Since it was removed last September, the equestrian statue of Robert E. Lee in Richmond, Virginia, has been kept in storage, with questions lingering over its fate. That is until December 30, 2021, when Virginia Governor Ralph Northam and Richmond Mayor Levar Stoney announced a tentative agreement to transfer the massive statue, together with the city’s other removed Confederate monuments, to the local Black History Museum and Cultural Center.
According to the plan, the Black History Museum would work with the Valentine, Richmond’s oldest museum, to gather input from the local community on how the Lee statue and eight other removed Confederate monuments should be displayed.
“Entrusting the future of these monuments and pedestals to two of our most respected institutions is the right thing to do,” Stoney said, as reported by the Associated Press.
The proposal will be brought for a vote in Richmond’s city council later in January. If approved, it would include the 40-foot-tall granite pedestal that held Lee’s 21-foot statue, and which has become a prominent site for anti-racist public artwork and graffiti. Work to remove the pedestal began in December, so far revealing two time capsules that had been buried beneath the statue.
Earlier in December, Virginia’s city of Charlottesville announced that it would melt down its removed Robert E. Lee statue and recast it into a new public artwork. The project will be led by the city’s Jefferson School African American Heritage Center.
“This is really not about erasing history,” the center’s executive director, Andrea Douglas, told NPR. “It’s about taking history and moving forward.”
This year’s show is the first since a tumultuous 2019 edition rocked by protests over former trustee Warren B. Kanders’s connections to tear gas manufacturing.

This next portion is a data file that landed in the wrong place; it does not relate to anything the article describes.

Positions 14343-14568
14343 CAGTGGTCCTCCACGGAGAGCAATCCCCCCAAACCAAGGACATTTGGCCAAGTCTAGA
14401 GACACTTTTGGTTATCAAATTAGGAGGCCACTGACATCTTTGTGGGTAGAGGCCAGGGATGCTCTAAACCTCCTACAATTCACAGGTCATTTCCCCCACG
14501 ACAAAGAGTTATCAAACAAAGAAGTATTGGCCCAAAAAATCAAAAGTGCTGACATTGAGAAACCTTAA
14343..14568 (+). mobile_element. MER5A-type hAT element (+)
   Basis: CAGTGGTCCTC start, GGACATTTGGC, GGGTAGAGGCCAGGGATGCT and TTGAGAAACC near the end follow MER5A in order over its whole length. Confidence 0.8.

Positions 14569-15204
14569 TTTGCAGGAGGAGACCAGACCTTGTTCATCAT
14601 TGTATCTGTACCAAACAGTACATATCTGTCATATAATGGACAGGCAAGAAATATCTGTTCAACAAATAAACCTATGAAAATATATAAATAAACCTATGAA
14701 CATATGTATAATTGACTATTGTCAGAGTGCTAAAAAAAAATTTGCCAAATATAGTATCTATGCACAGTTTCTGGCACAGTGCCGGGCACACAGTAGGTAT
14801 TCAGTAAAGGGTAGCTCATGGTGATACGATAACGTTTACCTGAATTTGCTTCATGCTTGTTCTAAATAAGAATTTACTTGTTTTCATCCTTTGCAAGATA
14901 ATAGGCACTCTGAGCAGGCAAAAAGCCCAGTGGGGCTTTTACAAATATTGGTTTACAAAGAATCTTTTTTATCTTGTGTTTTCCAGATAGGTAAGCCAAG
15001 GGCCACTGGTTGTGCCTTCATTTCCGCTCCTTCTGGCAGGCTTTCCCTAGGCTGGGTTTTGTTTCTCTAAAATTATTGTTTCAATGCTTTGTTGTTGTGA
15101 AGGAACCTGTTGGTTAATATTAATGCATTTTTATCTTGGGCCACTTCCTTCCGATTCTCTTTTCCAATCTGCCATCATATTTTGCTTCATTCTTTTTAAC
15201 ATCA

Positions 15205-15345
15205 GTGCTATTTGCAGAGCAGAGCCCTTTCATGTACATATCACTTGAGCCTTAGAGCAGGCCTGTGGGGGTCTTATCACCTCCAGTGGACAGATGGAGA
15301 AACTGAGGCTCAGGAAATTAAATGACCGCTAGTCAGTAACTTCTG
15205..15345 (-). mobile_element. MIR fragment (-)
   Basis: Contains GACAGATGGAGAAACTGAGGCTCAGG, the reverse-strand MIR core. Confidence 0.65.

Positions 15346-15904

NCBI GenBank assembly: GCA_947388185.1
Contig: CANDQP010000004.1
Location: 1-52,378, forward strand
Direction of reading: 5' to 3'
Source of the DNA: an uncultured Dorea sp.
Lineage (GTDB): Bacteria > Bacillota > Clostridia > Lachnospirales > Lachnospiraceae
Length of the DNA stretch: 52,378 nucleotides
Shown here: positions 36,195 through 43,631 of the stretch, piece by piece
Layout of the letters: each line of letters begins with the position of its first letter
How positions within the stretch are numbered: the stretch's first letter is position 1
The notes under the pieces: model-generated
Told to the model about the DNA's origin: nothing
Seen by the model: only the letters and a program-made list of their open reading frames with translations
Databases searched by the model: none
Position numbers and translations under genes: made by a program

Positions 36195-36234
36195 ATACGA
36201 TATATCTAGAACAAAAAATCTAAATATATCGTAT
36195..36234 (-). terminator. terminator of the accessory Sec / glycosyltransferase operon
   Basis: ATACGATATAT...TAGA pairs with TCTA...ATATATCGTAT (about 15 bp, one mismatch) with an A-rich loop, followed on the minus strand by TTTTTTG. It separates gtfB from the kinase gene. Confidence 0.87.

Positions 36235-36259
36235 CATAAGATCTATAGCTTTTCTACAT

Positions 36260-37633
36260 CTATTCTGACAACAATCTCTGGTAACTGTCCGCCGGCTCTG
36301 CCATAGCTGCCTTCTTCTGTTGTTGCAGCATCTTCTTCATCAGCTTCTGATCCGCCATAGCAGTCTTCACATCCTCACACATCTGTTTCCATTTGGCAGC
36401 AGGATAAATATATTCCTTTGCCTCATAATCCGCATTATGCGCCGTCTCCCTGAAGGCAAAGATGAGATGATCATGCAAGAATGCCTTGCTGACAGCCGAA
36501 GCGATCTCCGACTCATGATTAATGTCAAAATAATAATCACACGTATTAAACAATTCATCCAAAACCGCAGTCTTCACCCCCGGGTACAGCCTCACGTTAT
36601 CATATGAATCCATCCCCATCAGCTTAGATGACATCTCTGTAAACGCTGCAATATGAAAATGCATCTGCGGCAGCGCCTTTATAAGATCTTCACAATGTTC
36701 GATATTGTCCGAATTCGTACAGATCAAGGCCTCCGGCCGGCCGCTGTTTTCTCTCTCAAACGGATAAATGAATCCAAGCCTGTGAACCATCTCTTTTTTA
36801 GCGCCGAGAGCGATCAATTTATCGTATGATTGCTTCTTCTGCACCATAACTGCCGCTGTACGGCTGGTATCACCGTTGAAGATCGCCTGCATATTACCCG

The close, careful, and subtle observation I found this year is representative of precisely why I continue to gravitate to this fair.
Featuring underwater recordings from around the world, this immersive, site-specific installation is on view at the Lenfest Center for the Arts in NYC from February 3 to 13.
How do we counter stereotypes about Black mothers, while stressing the importance of memory, determination, love, and corporeality?
With two stellar retrospectives, one time-based installation, and several commissions by local artists, the Phillips Collection has dedicated its galleries to highlighting abstract work by Black artists.
BRIC’s multidisciplinary program in Brooklyn has cohorts in Contemporary Art, Film & TV, Performing Arts, and Video Art. Applications are due March 10.
As we begin a new year, a small moment on Queer Eye makes me think about the profound effect our stories can have on each other.
Some have criticized the racist monument’s planned relocation to North Dakota, near land seized from Indigenous people.
A group called the Boriken Libertarian Forces toppled the monument hours before King Felipe VI of Spain’s visit.
Still resonating with relevance, William Gropper’s incisive cartoons in defense of the WPA go on auction at New York’s Swann Galleries together with other works by celebrated WPA artists.
Archeologists excavating in Nijmegen, the Netherland’s oldest city, found the bowl in pristine condition.